The first reader was a young high school girl who read a poem on her phone, then placed the phone on the speaker next to the mic while a gospel song played, she then Praise Danced. A curious development to emerge in Christian churches since I’ve been away… She pantomimed the lyrics, her long arms and legs swooping as if she were attempting tai chi and got the holy ghost. The readers varied from a man pacing while doing a mini-lecture before reciting Claude McKay’s If We Must Die then two original and brief poems. A buttery smooth senior who recited perfectly measured couplets in the old-school Toast style. A legendary bay poet who performed in a super-powered wheel chair and apologized for needing to leave early and making people buy her book. She set up shop in the back of the room before leaving. Activist Leroy Moore demanded we include honoring disabled African Americans when we honor folks during Black History Month. (Mental note: Get his book, Avoid Amazon.)

I awaited a couple more poets of legend and note to perform, both of whom I knew, before I snuck out. I was happy to’ve been there and read. I felt like I gave a micro-sermon. People were attentive and present and loving. It felt like church fellowship, too. If there is a proper closing ceremony in the Yoruba tradition, I missed it. But I’m glad the spirit (Claude, was that you??) moved among us and was even happier it didn’t follow me out of the library.

But seriously– how to show spirits the final exit and who tells them Thank You and Good Night?


I read as part of Litquake SF this weekend in the Mission, reading with the group Cave Canem. I went with Stewart, my friend and fellow CC member, who reached out and asked to join me when I went to the city. We made it to the gallery exactly on time, but first mistaking it for its neighboring shop. We fell into the shop like flies, though the space didn’t immediately make sense. There was no space for performance or audience. But this was the address given, Right? Everything on the street was open as we walked down, we saw readers standing in glass display windows at shoe stores and mysterious raves/gatherings in much too dark alleys for ya boy. Stewart looked back out towards the sidewalk and saw Arisa, my contact and the event organizer, standing Right There like a movie star, tall and regal, on her phone. I didn’t push for a mushy greeting. No warm shakes or hugs; being on time was love enough. It was the right address, but we didn’t see the sandwich board at the entrance to a long dark alley lit with rope lights. The Incline Gallery is indeed built with two inclines. Arisa loved explaining how it was once a morgue and indeed its an odd building, a vertical gallery with long inclines leading upstairs with wire and string art suspended along the walls. I made my way up to the top and met the gallery owner Christo, who immediately jumped into a story about his name and why he owns a gallery. He apologized for being so tired and explained his sunken eyes and asked our forgiveness if he sneaks out before the reading ends for a quick drink and a bed. When he asked if i needed anything i immediately said bathroom and he opened a glass patio door leading down a dark long hallway that seemed diabolically without light fixtures. It was near sunset and I was able to follow what little light leaked through the dimness to find the restroom as if the thing glowed in the dark.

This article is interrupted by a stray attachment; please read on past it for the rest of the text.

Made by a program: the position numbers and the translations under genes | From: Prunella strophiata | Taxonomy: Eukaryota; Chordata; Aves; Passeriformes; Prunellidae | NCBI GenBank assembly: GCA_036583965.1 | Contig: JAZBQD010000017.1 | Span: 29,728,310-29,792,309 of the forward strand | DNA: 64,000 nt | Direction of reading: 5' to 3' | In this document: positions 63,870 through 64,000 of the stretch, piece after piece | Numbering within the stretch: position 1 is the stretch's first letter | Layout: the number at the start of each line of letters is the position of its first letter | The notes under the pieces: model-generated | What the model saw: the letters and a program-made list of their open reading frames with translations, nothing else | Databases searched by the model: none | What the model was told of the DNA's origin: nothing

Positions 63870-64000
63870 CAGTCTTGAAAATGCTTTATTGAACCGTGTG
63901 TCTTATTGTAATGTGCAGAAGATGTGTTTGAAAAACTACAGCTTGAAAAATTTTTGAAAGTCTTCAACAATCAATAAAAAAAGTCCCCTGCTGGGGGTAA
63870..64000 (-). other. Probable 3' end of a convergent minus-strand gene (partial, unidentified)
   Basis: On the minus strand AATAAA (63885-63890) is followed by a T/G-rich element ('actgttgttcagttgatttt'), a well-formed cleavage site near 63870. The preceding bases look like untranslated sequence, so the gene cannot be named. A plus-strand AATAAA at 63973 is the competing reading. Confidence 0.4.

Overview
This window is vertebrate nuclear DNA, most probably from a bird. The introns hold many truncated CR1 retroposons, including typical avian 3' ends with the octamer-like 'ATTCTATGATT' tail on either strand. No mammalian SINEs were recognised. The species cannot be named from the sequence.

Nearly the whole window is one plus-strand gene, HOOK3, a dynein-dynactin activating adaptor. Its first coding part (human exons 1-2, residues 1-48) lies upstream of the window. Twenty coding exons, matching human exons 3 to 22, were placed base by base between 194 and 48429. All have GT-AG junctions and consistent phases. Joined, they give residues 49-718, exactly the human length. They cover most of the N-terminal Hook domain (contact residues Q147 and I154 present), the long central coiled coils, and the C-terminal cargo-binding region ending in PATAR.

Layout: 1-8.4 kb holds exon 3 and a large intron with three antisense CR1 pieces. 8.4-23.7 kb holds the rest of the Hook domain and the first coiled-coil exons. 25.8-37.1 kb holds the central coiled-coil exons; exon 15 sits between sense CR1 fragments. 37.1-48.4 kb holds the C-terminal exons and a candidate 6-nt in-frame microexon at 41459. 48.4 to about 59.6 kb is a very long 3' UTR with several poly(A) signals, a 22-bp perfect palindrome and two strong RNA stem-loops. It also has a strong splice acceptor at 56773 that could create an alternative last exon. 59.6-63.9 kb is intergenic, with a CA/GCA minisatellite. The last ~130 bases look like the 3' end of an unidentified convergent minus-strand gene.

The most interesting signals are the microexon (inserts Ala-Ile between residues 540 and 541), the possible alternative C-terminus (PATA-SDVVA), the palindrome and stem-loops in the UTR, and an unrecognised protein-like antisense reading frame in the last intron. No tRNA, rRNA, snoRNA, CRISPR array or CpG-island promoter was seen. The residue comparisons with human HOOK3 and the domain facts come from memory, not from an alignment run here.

The Incline Gallery had two level landings and Arisa placed the readers at both; myself and roger reeves used the middle landing, robin coste lewis and Arisa used the top. Us introducing one another so the audience, mingling all around us, could just move their heads from one person to another. No microphones. Poems came from every direction, it seemed. It was quite beautiful. I was the first reader and stood in the center of the incline facing audience standing or seated on the floor going up towards the top level and back down towards the street. An older couple came in with two dogs on leashes and they flanked me on either side while I lifted my voice to the upper level. We were to introduce one another so I introduced Robin standing at the top of the gallery behind a web of white yarn, and she introduced Roger who was standing with me, and the night ended with Arisa back at the top.